• Eastern regions of the UK
  • Early sowing
  • Green bridge from previous crop
  • Cool, damp weather conditions
  • Mild winter
  • Humid microclimate


Varietal resistance is a very effective. The AHDB Recommended List (RL) wheat yellow rust ratings reflect the resistance of adult plants during the main part of the growing season (from about stem extension onwards). Most RL wheat varieties are susceptible to yellow rust at the seedling stage (up to stem elongation) but resistant at the adult stage. Therefore, infection in the autumn and early spring does not usually mean there has been varietal breakdown to a new race of disease.

Resistance ratings do not provide any guarantee of durability of resistance, as the pathogen population can change and new rust races can develop to overcome these resistances. Therefore, all varieties need to be checked regularly for symptoms.

Growing large areas of susceptible varieties can exacerbate a yellow rust epidemic. This risk can be mitigated by growing resistant varieties alongside more susceptible varieties to limit the spread of the disease. Previously, grouping varieties according to their underlying resistance genes enabled growers to use varieties with a diverse mix of resistance genes, meaning that the spread of yellow rust could be limited should one resistance gene be overcome. However, since the incursion of the Warrior race in 2011 this grouping is no longer possible due to the diversity of the yellow rust population.

Destruction of volunteers will help to prevent carry-over of the disease, as they act as a green bridge from one season to another. Early sown crops are at greater risk of yellow rust as fungal spores spread from the previous year’s infected crops and from volunteers in late summer. Therefore, delaying drilling of susceptible varieties can reduce risk. Managing N to avoid excessive concentrations in plants, for example from late doses of nitrogen, can also help.


Fungicides can provide very effective yellow rust control. The pathogen is also not particularly prone to becoming resistant to fungicides. Systemic seed treatments may help delay epidemics developing, where risk is high.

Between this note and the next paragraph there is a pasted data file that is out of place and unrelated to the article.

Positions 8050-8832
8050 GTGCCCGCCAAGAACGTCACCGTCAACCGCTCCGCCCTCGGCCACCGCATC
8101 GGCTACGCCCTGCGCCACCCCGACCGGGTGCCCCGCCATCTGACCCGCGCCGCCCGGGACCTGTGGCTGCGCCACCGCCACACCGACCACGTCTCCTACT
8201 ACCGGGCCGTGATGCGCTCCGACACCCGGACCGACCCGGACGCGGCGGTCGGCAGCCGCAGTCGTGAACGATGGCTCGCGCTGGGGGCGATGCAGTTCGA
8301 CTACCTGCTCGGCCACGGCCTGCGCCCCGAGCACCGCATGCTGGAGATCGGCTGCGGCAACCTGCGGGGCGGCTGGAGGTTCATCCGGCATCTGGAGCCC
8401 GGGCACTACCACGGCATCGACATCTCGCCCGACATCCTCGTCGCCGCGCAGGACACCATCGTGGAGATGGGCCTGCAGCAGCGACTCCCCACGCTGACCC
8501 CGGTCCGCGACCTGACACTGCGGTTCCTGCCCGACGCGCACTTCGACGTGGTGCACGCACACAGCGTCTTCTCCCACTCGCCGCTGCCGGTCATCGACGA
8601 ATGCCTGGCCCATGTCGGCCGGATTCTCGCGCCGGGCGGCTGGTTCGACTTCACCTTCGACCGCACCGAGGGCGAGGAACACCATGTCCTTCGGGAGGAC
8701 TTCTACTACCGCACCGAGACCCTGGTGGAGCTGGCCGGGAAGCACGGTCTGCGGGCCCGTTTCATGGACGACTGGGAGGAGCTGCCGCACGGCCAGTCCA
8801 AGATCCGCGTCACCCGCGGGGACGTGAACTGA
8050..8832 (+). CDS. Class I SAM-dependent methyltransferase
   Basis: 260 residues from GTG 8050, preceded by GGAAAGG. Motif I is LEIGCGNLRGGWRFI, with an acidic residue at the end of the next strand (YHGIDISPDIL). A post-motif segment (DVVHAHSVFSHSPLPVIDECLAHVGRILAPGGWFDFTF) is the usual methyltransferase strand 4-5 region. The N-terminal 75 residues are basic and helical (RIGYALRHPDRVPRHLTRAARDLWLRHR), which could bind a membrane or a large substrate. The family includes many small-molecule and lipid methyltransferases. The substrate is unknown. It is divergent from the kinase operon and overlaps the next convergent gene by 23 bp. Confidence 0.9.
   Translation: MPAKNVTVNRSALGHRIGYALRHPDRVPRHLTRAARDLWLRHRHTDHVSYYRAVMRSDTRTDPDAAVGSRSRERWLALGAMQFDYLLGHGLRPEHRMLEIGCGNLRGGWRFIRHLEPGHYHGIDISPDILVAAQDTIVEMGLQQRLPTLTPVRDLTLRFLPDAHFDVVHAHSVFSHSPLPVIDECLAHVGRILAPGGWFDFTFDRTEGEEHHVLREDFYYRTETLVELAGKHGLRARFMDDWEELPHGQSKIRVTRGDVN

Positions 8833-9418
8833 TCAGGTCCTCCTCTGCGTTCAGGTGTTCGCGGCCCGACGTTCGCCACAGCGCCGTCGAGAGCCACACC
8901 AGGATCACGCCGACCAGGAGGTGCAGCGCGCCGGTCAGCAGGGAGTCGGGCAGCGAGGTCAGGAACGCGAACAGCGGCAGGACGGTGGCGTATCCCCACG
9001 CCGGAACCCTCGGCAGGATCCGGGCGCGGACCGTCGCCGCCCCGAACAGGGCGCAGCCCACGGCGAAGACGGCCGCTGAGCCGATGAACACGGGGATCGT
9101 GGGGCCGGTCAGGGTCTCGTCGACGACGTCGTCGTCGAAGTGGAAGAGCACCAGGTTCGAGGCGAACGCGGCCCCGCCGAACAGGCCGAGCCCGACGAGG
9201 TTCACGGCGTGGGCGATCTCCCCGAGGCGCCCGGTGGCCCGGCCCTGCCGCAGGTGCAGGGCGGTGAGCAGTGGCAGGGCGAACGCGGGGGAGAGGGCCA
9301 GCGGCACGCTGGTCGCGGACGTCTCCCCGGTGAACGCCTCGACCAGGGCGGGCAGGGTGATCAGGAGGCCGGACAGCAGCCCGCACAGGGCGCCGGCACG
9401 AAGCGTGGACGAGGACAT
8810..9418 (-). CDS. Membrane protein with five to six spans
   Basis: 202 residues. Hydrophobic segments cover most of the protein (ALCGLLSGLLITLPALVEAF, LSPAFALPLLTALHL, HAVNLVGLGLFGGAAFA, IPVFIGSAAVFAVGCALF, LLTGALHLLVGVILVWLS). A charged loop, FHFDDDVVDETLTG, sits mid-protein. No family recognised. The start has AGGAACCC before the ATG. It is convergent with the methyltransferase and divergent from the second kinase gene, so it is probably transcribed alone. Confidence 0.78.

Winter wheat

T0 – two to four weeks earlier than T1

  • Control at this timing can be economic where risk is high and the disease is active
  • Limit spread of visible infection in susceptible varieties with an azole or strobilurin
  • Consider adding a multisite to reduce the risk of fungicide resistance

T1 – as soon as leaf 3 is fully emerged (GS31–33)

  • Limit spread of visible infection in susceptible varieties with an azole or strobilurin
  • Sprays applied for septoria tritici control will normally also control rusts

T2 – fully emerged flag leaf (GS39)

  • If yellow rust is active at this timing, then apply an azole or strobilurin
  • Sprays applied for septoria tritici control will normally also control rusts

T3 – ear spray

  • Control visible infection on the ear with an azole or strobilurin. This will protect the ear and top two leaves from yellow rust
  • Hot, dry spells will limit yellow rust development, but could favour the development of brown rust
  • Products applied at this timing will usually be targeted towards ear disease and brown rust, but will normally also control yellow rust

Winter barley

Fungicide treatment is rarely needed to control yellow rust in barley. If the disease is seen, then strobilurins, azoles and SDHIs are effective


  • Grow a variety with a high resistance rating, but monitor disease levels throughout the season
  • Eradicate volunteers to remove ‘green bridge’
  • Delay drilling of susceptible varieties
  • Manage nitrogen applications to avoid excessive concentrations in plants
  • In wheat, apply an azole or strobilurin when yellow rust is seen. SDHIs used for septoria control will also give control of yellow rust
  • Fungicides are rarely required to control yellow rust in barley
Cereal disease management homepage

Disease risk

Disease (common name): Yellow rust

Disease risk

High Moderate Low

Disease assessments

With a focus on yellow rust and septoria tritici in wheat, this video shows how disease severity is assessed in RL trials using a standardised scale (0 to 100 per cent)



Monitoring changes in pathogen virulence

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Cereal disease management